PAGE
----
Thursday, August 27, 2009

Fall/Not Fall

Is your garden confused? That may sound like an ad line for a garden therapist but in our Bay Area, many gardens aren't quite sure what month it is. Cool months from May through August for those on the coast side of the hills has meant a delay for plants loving the warmth. Sunflowers? Growing inch by inch rather than a foot a week. Dahlias? Late coming up. I'll still have lilies in bloom in September! Then again, my mind-of-its-own lycoris just sent up a solitary bloom spike, which yielded 5 beautiful golden flowers. My lotus is loving the sun, spilling over its container and ablaze with red "parrot's beaks." The fall leaning heleniums are in bloom, a Red Shades and a multi-colored Mardi Gras. One nice surprise: the biennial ipomopsis is blooming, offering tiny brilliant red trumpet-shaped flowers. Right beside it are two success stories -- a salpiglossis still blooming its heart out with both purple and yellow flowers off the same plant. And a yellow & purple flowering torenia, also blooming like crazy. I've tried several times in the past to grow these plants with very little to show for it.
Another sign of confusion? I have aquilegia still in bloom. In August. Plus, my Leprechaun's Gold columbine has new yellow & green foliage, so pretty! Another just-water-me-and-I'll-keep-blooming delight are the two agastache foeniculum (Anise hyssop). The bees love them and it keeps pumping out fuzzy purple flowers, no signs of letting up. One plant that has the season right is crocosmia, which is popping up all over the place. The hummers love them and having been converted to the joys of orange blossoms, the burnt orange crocosmias are a welcome sight. Speaking of orange, my marmalade bush is still blooming like crazy, attracting a steady stream of bees and hummers. I can stand two feet away and the Anna's hummingbirds will still come right up beside me to grab nectar from the bush.
I'm not sure if this would qualify as "plant of the month" but my Leycesteria bush is beginning to pop out flowers. They have interesting pink bracts and white flowers. Vertical panicles of this beautiful combo dangle from the branches, looking all the world to me like miniature pagodas. Plus the flowers are sweet smelling. One of my all time favorite shrubs and it's tough too.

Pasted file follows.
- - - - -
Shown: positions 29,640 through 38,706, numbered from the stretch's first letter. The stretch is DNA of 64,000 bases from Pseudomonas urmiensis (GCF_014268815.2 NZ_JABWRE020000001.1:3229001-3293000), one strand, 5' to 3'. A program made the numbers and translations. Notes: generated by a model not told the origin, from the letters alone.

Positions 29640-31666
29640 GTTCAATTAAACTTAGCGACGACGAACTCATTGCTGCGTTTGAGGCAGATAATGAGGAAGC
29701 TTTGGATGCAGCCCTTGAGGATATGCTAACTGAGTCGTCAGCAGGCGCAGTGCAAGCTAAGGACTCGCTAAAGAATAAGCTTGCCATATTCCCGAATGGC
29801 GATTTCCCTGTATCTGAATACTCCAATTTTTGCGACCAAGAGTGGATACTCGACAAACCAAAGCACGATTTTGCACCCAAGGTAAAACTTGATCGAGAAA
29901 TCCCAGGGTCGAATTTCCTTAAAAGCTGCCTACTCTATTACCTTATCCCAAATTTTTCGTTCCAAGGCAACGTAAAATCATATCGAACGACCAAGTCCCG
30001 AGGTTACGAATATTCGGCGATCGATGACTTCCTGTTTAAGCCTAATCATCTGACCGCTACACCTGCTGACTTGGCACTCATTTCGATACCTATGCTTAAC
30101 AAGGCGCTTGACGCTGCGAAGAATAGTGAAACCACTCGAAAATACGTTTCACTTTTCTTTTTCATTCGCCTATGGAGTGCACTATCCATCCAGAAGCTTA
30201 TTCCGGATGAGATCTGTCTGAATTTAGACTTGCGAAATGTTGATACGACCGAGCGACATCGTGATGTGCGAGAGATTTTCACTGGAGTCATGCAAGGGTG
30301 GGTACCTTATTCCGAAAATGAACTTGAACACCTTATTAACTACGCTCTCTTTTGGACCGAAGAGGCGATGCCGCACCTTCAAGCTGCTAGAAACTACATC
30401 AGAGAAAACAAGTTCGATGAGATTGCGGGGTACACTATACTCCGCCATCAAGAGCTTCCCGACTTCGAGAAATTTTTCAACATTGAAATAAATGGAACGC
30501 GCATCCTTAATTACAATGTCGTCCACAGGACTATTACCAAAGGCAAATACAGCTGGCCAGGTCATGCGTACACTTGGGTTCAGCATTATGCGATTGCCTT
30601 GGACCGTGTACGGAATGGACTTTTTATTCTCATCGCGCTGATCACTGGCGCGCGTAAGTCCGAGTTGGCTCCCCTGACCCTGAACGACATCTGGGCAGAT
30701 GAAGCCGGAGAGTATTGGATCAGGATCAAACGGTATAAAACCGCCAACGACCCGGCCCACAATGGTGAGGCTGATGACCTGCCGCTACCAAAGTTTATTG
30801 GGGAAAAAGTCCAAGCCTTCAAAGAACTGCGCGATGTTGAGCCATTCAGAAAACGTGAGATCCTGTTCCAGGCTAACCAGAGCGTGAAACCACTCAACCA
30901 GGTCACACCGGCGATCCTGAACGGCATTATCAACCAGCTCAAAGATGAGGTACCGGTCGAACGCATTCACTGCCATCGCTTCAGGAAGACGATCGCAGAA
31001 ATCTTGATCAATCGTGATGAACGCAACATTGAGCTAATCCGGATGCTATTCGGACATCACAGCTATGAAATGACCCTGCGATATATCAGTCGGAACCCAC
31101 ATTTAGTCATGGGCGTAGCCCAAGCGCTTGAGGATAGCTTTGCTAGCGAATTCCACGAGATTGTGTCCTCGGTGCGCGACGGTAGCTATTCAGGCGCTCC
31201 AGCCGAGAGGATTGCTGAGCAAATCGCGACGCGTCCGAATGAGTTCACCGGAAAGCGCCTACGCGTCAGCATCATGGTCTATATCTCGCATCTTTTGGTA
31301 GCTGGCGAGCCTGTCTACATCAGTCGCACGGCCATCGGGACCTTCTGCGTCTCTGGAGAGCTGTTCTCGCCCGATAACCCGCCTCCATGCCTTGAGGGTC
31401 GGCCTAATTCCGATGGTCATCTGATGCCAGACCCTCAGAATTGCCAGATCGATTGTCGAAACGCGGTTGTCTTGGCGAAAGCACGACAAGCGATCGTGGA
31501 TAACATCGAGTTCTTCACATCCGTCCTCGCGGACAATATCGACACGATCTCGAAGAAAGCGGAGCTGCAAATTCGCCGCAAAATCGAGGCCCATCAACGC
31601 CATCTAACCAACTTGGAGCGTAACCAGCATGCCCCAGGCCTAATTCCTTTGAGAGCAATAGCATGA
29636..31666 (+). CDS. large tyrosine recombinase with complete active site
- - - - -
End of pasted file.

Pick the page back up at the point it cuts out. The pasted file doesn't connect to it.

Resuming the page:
I'm anxiously waiting on the three varieties of toad lily (tricyrtis) that have foliage and in one case tiny buds. I love their showy, "painted" flowers.
In the Ace nursery where I work we still have a great selection of plants. You'd almost think it was still spring. And so the temptation continues to bring more plants home, to add to Norm's Nursery. And work has begun on renovating my morning sun back yard, so shady treats are on my radar. Much of the work to begin the gardening year is behind us but now we head towards fall and soon it will be time for pre-winter projects. But for now, we can enjoy the not-spring/not-summer season in our garden, luxuriating in whichever plants decide to reward our attentions with colorful displays.

1 comment:

  1. Just stopped by to say 'hi'! My mother sent the SF Chronicle to me w/your article on the 'Dicentra' and I was so thrilled to see YOU'RE the one who wrote it! (p.s. I had dinner w/you, Michelle w/Fine Gardening, Randy and Tom this past May). I love the yellow bleeding heart - I've never seen one and can't wait to plant them in my own garden in the Spring. Beautiful blog, too!


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